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Demand for wage rise to affect Indonesian textile industry
28
Nov '11
The demand for increase in wages by workers above the Proper Requirement of Living (KHL) standards set by the National Wage Council is likely to negatively impact labour-intensive industries in Indonesia, including textiles and garments.

In Indonesia, the National Wage Council (Dewan Pengupahan Nasional) is a tripartite agency consisting of representatives of labour unions, Government and the employers. It proposes the KHL based on a survey on 48 economic components.

The Provincial minimum wage (UMP) and the minimum wages of districts and cities are set by the respective Governors based on the recommendation of the Wage Council.

Talking to fibre2fashion about the demand of trade unions seeking an increase in UMP and its impact, Mr. Sofjan Wanandi, Chairman, Indonesian Employers Association (APINDO), said, “The minimum wage turmoil in Indonesia will hinder the recruitment of workers in the formal sector as well as have negative impact on the welfare of informal sector workers, which forms 70 percent of the total workforce.”

“Increasing wages above reasonable economies of scale will also hinder upgradation of small business entities in the informal sector. This will leave employers with no choice but to recruit outsource workers rather than to increase the number of full-time workers,” he opined.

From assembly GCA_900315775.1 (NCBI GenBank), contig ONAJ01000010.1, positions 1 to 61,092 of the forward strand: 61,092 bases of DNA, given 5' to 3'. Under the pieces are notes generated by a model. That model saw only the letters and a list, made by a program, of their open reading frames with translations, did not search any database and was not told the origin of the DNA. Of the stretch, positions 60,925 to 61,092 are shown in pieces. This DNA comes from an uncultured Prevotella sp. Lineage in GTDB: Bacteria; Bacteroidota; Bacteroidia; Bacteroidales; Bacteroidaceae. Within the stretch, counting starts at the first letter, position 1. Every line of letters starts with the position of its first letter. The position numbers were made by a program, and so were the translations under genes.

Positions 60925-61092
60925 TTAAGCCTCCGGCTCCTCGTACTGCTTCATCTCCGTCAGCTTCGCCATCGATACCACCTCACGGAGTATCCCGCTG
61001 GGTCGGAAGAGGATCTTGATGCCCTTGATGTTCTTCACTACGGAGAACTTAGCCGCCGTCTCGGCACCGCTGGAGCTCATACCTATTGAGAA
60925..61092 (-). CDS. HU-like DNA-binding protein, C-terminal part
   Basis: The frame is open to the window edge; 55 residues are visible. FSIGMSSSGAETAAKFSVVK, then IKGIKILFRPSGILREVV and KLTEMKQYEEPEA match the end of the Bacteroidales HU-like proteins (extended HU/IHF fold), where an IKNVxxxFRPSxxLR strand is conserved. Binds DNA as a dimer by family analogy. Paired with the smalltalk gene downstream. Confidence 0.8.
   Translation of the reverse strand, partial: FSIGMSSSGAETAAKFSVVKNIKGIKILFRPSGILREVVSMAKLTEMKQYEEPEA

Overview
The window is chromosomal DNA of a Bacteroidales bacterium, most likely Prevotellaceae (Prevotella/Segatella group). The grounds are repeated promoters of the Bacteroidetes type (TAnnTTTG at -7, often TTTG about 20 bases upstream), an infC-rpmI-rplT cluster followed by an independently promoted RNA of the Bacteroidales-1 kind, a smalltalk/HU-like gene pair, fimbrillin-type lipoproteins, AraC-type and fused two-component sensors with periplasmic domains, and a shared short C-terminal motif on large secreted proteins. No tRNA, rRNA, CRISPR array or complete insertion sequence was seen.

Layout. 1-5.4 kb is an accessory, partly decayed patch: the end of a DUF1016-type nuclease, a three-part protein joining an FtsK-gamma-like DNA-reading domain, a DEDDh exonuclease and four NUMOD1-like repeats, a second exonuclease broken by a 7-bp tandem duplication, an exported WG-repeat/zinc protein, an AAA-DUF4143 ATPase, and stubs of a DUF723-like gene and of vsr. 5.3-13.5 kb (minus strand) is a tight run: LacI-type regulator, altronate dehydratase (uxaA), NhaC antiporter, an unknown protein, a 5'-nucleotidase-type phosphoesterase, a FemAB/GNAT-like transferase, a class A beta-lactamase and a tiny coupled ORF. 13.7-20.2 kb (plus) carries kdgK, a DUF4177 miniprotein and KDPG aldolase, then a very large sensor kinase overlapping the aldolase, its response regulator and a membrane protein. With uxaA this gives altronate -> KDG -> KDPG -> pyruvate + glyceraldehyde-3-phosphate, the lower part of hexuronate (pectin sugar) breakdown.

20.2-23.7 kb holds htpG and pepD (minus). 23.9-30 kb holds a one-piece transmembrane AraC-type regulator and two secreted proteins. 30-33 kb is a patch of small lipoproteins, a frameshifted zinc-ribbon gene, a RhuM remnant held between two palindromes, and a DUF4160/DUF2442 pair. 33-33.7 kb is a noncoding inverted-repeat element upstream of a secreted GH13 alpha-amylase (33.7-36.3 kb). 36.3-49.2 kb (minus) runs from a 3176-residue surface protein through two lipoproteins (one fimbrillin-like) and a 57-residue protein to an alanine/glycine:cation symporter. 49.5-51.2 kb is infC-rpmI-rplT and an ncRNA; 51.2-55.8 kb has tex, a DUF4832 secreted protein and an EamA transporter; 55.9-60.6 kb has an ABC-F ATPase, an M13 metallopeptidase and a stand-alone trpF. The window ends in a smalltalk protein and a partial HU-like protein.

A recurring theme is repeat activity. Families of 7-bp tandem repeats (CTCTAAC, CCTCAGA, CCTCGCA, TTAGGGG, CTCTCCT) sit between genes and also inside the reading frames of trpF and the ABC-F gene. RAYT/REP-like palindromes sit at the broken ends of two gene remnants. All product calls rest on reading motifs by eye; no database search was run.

Further, he said, “High minimum wages will force companies to undergo adjustment of working hours, reduction of fuel and electricity consumption, reduction of worker benefits, employee reductions or the increasing usage of machinery.”

Informing about some recommendations made by APINDO on the issue, he said, “We have proposed that the minimum wage should be determined once in 2 years rather than every year. Secondly, several components of KHL should be reviewed, including food, clothing, housing, health, education, transportation, recreation and savings of a worker. At the same time, multiplier effects of the increase of minimum wage should also be observed closely and carefully, in order to improve investment climate for acceleration and expansion of economic development in Indonesia.”

Mr. Ade Sudrajat, Chairman, Indonesian Textile Association (API), adds, “Since there is a huge worker population in the country in various regions, it is very difficult for us to give same wages to all of them.”

Fibre2fashion News Desk - India

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